November 1963 – a month that many remember for the assassination of John F. Kennedy. For Jeannie, 19, and Kip, 14, however this was the month their mother died, leaving them alone with their father. Their mother’s death has a significant impact upon the whole family, and Jeannie drops out of her typing school, becoming lethargic and reluctant to leave the house. Eventually pushed into a job as a waitress, she meets student doctor, Billy, and the two marry when she falls pregnant.
Kip, meanwhile, gradually goes off the rails, and starts hanging out with some troublemakers, and eventually ends up in court where he is given an ultimatum – return to school and toe the line, or join the Marines for the Vietnam War. Against all sense and advice, it takes the latter option.
The Outside Lands switches perspectives between Jeannie and Kip from the time of their mother’s death and through their adult lives, focussing mostly on 1968 when Jeannie is looking after her young son and Kip is in Vietnam.
I wanted to like this novel so much more than I did – I thought it had great potential, and I’d heard great things about it before I read it. And whilst it does start well, I found that it became a little flat as it progressed – there were times where it was an effort to keep going. The main problem for me, I think, was Jeannie. She seems to go through life without making any decisions for herself, and seems happy to follow other people’s suggestions as to how she should live her life without necessarily doing what she wants to. I wanted her to show a little backbone and to take charge of her own life for once. She does actually begin to do this towards the end of the novel, but it was too little, too late for me.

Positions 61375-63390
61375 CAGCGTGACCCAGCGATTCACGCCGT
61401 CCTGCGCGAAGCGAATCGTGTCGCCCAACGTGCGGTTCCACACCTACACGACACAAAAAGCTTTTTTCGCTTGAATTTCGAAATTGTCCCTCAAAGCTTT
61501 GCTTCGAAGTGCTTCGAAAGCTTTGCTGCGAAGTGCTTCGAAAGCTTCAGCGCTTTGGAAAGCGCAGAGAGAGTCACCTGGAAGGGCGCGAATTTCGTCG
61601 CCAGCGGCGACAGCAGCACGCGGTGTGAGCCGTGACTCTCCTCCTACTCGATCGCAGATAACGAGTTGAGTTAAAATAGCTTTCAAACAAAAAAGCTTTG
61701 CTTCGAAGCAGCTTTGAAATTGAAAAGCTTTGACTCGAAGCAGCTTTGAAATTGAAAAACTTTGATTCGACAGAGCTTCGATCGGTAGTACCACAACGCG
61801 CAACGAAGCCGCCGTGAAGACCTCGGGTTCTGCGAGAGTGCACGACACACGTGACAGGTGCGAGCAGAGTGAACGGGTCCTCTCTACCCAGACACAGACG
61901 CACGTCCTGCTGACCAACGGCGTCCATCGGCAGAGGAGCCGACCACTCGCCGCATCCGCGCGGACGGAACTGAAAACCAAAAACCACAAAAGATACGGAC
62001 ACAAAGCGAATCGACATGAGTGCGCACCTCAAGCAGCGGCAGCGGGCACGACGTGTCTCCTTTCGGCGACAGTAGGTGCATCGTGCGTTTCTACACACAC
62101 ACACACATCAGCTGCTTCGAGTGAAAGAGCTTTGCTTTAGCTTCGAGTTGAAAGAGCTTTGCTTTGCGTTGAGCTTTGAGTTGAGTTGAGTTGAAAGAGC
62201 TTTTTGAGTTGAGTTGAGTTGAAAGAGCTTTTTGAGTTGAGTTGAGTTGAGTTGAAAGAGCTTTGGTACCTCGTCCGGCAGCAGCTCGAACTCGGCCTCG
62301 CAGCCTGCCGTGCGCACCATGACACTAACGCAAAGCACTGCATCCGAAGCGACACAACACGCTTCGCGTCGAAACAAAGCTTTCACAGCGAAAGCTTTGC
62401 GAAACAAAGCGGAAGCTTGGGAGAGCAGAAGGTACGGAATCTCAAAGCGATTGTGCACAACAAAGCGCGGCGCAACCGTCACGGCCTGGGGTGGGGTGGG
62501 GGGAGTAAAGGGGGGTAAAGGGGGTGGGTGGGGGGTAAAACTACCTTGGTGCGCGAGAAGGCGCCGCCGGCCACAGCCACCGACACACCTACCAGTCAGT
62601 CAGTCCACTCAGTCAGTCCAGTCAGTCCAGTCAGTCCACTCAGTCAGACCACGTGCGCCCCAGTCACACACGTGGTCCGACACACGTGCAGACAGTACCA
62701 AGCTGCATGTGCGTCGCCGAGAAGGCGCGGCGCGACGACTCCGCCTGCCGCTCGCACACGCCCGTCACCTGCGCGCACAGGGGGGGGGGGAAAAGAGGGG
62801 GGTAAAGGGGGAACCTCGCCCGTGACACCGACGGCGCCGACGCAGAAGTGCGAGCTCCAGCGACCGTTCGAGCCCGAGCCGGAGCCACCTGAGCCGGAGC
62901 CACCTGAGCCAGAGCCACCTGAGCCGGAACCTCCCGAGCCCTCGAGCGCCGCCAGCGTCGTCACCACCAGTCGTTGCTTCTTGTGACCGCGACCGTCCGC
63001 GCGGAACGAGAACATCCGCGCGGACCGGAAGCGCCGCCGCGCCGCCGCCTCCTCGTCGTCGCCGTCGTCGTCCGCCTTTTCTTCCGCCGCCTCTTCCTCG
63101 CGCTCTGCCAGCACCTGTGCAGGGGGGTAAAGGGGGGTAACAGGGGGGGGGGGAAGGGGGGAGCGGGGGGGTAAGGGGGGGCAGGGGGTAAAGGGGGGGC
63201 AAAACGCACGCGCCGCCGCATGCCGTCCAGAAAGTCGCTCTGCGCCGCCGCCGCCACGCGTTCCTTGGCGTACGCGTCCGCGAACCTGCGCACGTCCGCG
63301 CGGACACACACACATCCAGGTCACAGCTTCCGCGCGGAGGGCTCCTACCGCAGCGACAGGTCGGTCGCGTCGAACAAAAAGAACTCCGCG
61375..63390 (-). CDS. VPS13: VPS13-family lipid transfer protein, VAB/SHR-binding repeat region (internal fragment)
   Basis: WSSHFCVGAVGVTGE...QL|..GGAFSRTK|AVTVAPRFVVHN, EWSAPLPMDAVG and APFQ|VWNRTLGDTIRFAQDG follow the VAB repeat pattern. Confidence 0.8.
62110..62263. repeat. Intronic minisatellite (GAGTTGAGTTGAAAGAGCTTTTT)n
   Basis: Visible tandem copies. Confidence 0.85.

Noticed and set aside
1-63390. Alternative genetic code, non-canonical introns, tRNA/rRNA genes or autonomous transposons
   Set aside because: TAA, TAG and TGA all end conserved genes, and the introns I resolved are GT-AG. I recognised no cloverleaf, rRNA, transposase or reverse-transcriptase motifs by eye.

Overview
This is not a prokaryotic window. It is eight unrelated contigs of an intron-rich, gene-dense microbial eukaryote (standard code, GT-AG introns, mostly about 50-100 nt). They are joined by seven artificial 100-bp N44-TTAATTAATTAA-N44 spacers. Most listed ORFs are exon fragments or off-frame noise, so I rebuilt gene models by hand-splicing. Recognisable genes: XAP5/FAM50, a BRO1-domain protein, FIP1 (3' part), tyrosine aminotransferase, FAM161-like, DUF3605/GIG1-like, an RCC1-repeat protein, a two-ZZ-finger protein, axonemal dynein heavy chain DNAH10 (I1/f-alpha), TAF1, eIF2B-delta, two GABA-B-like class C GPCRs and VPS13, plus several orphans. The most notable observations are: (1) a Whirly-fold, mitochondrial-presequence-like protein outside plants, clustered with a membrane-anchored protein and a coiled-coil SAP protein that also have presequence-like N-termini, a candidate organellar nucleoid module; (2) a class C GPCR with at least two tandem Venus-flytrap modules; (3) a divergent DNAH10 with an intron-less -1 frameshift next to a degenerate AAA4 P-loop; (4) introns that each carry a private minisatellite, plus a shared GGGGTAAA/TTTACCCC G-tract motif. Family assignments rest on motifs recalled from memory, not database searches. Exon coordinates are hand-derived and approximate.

By far the best parts of the novel were those that concentrate on Kip’s experiences in the Vietnam War. I found these sections to be incredibly evocative of the environment in which these young men were stationed. The fear of attack, the struggles with the environment and the climate and the occasional tedium that these men faced is all effortlessly portrayed by Kohler, who doesn’t seek to glorify war in anyway.
Overall, I found The Outside Lands to be a little disappointing, although not without its merits. I think that it will be very interesting to see what Kohler goes on to do next – she’s definitely a writer to watch.